On a recent webinar, looking at the trends in the vulnerability landscape throughout 2016, Kasper Lindgaard, Director of Secunia Research @Flexera pointed to some of the trends which hadn’t changed and that we do not expect to change as we enter 2017: the number of vulnerabilities continue to rise every year. At the same time, the percentage of vulnerabilities that have a patch available at the time they become public continue to be high – around 85%. Another study, published by Verizon in 2016 shows that, on average, first exploitation of vulnerabilities happen 30 days after the vulnerability becomes public.
Also, the recent risks associated with the rise of Internet of Things (IoT), and the security of Open Source Software (OSS) as well as third party software components start to show in the trends, as observed in the shift in the impact of attacks, suggests Kasper.
Additionally majority of attacks are happening targeting applications and old, well known vulnerabilities. What all of this data suggests is that most vulnerabilities can be remediated before hackers can ramp up their activities
The logical conclusion is: applying security related patches before exploitation is possible and is critical to strengthen the security of devices and the data they store.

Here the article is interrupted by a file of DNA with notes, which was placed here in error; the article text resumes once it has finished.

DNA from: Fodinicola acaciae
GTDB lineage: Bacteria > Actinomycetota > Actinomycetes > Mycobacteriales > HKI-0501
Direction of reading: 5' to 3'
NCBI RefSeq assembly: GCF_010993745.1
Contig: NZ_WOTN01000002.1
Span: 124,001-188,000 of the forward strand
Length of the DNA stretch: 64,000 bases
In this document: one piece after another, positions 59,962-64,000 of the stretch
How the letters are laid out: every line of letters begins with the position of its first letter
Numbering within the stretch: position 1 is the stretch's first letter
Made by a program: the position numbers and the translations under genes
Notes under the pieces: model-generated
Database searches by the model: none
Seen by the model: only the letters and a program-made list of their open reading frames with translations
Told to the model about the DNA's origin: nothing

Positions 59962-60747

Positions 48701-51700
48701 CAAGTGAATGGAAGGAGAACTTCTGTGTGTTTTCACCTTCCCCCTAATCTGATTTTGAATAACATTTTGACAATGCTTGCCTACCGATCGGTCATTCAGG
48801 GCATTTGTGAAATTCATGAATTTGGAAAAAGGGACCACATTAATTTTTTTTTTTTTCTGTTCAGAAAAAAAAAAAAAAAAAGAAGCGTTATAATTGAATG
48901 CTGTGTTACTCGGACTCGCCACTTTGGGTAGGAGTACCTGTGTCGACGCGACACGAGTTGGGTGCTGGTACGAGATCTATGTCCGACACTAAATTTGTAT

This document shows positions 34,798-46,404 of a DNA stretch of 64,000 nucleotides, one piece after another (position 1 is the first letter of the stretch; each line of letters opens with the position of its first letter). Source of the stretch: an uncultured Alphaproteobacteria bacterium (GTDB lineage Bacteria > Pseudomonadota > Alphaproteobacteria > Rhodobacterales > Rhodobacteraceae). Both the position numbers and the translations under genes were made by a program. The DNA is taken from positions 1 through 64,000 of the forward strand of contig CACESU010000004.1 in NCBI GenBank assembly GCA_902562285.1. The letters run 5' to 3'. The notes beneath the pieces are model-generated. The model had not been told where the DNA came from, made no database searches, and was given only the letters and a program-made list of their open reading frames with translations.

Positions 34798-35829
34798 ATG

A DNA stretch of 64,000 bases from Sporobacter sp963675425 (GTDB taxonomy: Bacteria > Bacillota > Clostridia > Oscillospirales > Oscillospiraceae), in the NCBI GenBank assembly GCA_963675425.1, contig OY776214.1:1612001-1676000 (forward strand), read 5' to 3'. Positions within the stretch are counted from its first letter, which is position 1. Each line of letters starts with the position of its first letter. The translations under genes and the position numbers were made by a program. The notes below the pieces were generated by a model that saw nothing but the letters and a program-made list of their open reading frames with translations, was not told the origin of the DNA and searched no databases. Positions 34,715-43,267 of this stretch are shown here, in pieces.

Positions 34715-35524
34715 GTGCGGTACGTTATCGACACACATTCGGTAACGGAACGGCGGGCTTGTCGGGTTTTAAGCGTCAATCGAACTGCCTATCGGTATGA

While I know that there are many challenges to improve patching activities, and that many organizations struggle to overcome those challenges, I also believe that a shift in mindset is required to effectively look patching with a new perspective and quickly get to a better baseline.
In the age of cloud and mobility, the old network security practices are no longer enough to ensure the integrity of devices and data protection. For that reason, keeping devices and the applications they run up-to-date is a vital layer of security that can’t be neglected.
No matter whether you are a producer of software or a user – enterprise or private – 2017 is a year to take patching seriously and make it part of your strategy to protect you devices and your data: Use the knowledge of the vulnerability landscape, focus on patches that have a security risk and introduce a new perspective to your patch management practices.
Let’s be more secure in 2017 than we were in 2016! See you in the New Year.